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Reviewed by Hugorelly 7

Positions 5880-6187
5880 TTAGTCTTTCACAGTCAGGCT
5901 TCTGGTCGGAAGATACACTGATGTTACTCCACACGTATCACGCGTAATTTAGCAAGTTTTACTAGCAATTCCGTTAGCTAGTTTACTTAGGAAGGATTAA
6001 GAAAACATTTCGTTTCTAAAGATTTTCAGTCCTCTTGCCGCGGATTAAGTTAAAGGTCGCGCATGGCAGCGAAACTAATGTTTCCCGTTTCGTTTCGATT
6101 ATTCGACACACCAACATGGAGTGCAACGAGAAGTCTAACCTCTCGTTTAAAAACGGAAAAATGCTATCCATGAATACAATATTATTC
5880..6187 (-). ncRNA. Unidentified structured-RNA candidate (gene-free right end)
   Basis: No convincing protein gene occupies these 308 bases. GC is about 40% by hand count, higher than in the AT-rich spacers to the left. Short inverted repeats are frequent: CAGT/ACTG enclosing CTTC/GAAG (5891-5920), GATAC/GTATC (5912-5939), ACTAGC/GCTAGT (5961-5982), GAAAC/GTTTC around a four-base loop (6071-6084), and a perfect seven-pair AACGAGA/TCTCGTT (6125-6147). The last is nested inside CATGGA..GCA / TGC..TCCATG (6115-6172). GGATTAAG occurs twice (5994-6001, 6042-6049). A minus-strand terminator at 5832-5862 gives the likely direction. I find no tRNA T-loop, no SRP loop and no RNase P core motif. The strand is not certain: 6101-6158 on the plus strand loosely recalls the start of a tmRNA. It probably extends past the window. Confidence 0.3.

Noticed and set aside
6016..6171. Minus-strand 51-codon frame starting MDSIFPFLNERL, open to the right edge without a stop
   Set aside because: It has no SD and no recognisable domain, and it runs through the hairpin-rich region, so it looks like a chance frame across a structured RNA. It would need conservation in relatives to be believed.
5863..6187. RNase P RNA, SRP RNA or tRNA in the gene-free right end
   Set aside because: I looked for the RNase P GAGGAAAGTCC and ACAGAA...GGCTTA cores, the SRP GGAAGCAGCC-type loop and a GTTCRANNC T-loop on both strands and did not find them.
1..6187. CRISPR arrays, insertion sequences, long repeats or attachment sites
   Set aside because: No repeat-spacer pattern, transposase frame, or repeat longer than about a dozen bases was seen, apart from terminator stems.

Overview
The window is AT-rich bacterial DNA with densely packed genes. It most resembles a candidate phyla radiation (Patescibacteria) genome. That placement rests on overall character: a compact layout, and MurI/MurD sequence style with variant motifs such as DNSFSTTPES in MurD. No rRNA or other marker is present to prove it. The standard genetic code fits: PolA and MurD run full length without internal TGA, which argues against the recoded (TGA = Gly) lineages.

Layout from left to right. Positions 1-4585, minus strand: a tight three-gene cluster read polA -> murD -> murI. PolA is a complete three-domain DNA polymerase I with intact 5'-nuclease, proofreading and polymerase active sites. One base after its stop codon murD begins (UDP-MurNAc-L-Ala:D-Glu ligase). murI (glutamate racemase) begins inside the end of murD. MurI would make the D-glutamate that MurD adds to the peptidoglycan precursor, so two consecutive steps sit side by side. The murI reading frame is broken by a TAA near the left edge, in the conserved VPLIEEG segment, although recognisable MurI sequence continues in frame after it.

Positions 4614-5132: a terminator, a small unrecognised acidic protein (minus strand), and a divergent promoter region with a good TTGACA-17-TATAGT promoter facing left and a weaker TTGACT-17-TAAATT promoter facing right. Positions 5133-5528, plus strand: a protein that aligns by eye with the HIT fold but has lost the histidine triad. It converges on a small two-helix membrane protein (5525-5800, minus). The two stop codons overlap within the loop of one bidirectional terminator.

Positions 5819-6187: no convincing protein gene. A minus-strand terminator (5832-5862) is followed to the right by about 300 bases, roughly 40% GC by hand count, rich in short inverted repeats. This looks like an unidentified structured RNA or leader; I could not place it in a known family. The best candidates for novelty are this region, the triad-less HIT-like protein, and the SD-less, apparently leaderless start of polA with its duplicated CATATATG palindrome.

All the elements seem to be in place to make The Liquidator a success: a witty script, a strong cast, an over-the-top Shirley Bassey theme song, crisp cinematography in glorious 1960s Technicolor. But having said that, the whole package doesn&#39;t quite come off.<br/><br/>The basic idea is a clever one: to take the familiar secret agent movie premise and subvert it by making the central character a reluctant assassin who &quot;wouldn&#39;t hurt a fly&quot;. The problem is, Rod Taylor is just too &quot;straight&quot; for the role. Like the Royal Air Force&#39;s new top secret spy plane, Taylor often seems to be running on automatic pilot.<br/><br/>The comic elements here should have been exploited for much greater effect. Comparisons with Connery&#39;s James Bond are wide of the mark, since this film does not aspire to match the serious thrill quotient of a Bond movie. But it does contain some delicious irony, and a couple of neat twists that even surpass the usual formula at times. <br/><br/>The scene in which Taylor, imprisoned in a cellar with his captor&#39;s floozy, is openly encouraged to escape, is neatly handled - until the poor girl is needlessly gunned down by another member of the gang to &quot;silence&quot; her. This provokes a cliff-top chase that culminates in a dangling moment of rare high tension, evoking the original Italian Job.<br/><br/>Younger fans of the Austin Powers series may enjoy seeing what actual swinging &#39;60s films were really like. But where Mike Myers&#39; films take the tiniest germ of a funny idea and magnify it over and over, The Liquidator does the reverse: a potentially promising humorous situation tends just to be left hanging in the air.<br/><br/>For connoisseurs of British pictures of the period, there are little treats on offer too, in the appearance of familiar faces like Trevor Howard, Eric Sykes, Wilfred Hyde White and Richard Wattis - although again, their talent is mostly wasted. The delightful Jill St. John (who would go on to do the &quot;real thing&quot; in Diamonds Are Forever) is eminently watchable throughout, and her performance raises the whole tone; indeed she and Howard are the best things on view here.<br/><br/>Overall then, whilst The Liquidator is certainly an enjoyable film, with the right leading actor, or perhaps a director with a keener eye for comic possibilities, it could have been a much funnier romp through contemporary spy film clichés. So while it must go down as something of a missed opportunity, for me it&#39;s better fun than Casino Royale - either the new version or the 1967 one.